The Degenerative Spine

  • Nicolas Theumann


Back pain is an important problem that affects two-thirds of adults at some time in their lives. One of the leading causes of functional incapacity is spinal degeneration, which is a common source of chronic disability in the working population. Traditionally, disk degeneration has been linked to mechanical loading. Disk failure is more common in areas of the back subject to the heaviest mechanical stresses, such as the lower lumbar region. It has been suggested that mechanical factors produce endplate damage [1]. The disk is metabolically active, and its metabolism is dependent on the diffusion of fluid, either from the marrow across the subchondral bone and cartilaginous endplate or through the annulus fibrosus from the surrounding blood vessels. Morphological changes in the vertebral bone and cartilaginous endplate, which occur with advancing age or degeneration, can interfere with normal disk nutrition and further the degenerative process [2]. As degeneration progresses, structures of the disk become increasingly disarranged such that greater stresses are placed on the annulus and facet joint.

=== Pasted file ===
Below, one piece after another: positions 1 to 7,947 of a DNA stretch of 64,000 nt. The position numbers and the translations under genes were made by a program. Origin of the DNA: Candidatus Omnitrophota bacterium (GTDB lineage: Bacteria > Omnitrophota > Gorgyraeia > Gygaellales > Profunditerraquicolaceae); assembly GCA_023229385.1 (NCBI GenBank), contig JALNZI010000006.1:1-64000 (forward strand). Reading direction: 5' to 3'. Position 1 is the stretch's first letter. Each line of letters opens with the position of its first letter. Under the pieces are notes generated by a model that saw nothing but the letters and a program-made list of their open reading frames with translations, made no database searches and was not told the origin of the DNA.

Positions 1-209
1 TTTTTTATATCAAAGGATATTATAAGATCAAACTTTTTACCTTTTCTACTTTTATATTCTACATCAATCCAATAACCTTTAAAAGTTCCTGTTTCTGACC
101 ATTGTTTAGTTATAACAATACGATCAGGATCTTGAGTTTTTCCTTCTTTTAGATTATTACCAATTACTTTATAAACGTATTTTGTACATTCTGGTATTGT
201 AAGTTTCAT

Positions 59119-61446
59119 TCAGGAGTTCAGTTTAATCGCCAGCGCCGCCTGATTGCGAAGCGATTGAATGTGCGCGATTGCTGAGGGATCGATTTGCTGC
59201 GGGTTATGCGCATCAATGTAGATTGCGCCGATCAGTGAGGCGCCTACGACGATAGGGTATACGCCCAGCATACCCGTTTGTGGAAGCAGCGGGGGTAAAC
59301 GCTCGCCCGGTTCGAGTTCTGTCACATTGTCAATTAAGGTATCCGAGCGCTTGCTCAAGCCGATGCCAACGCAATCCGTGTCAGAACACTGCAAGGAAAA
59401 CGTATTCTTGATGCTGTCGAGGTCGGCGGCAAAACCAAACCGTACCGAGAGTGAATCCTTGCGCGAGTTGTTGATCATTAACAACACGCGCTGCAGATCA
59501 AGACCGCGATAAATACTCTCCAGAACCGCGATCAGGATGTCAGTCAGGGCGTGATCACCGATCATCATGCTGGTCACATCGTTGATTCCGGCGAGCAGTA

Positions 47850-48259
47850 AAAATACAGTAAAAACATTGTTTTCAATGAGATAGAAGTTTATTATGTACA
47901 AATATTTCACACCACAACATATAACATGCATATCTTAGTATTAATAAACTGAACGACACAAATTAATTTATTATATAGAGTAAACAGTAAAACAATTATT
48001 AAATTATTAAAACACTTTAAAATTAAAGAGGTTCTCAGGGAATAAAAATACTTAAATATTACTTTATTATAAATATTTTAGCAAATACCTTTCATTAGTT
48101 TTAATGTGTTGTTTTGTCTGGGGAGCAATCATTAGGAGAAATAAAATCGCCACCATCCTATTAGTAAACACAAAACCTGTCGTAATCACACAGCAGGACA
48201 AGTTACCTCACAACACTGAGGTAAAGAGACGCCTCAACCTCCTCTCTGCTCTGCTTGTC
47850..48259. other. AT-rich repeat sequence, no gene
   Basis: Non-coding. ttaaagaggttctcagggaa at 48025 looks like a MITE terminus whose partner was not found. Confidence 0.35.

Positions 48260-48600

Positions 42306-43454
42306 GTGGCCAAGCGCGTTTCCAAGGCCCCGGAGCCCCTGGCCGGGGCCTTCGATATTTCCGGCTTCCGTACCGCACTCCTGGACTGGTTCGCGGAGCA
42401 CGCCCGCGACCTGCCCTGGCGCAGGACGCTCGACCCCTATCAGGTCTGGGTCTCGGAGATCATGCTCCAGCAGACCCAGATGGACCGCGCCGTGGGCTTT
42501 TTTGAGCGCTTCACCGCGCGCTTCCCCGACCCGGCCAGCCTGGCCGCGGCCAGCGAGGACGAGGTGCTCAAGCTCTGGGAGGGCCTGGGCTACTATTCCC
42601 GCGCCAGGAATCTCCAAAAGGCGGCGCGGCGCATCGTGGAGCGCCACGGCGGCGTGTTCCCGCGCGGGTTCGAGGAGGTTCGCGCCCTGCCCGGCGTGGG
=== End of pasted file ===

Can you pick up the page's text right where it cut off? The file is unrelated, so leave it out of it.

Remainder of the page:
Nerve Root Intervertebral Disk Nucleus Pulposus Facet Joint Spinal Stenosis 
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Copyright information

© Springer-Verlag Italia 2009

Authors and Affiliations

  • Nicolas Theumann
    • 1
  1. 1.Service de RadiologieCentre Hospitalier Universitaire Vaudois (CHUV)LausanneSwitzerland

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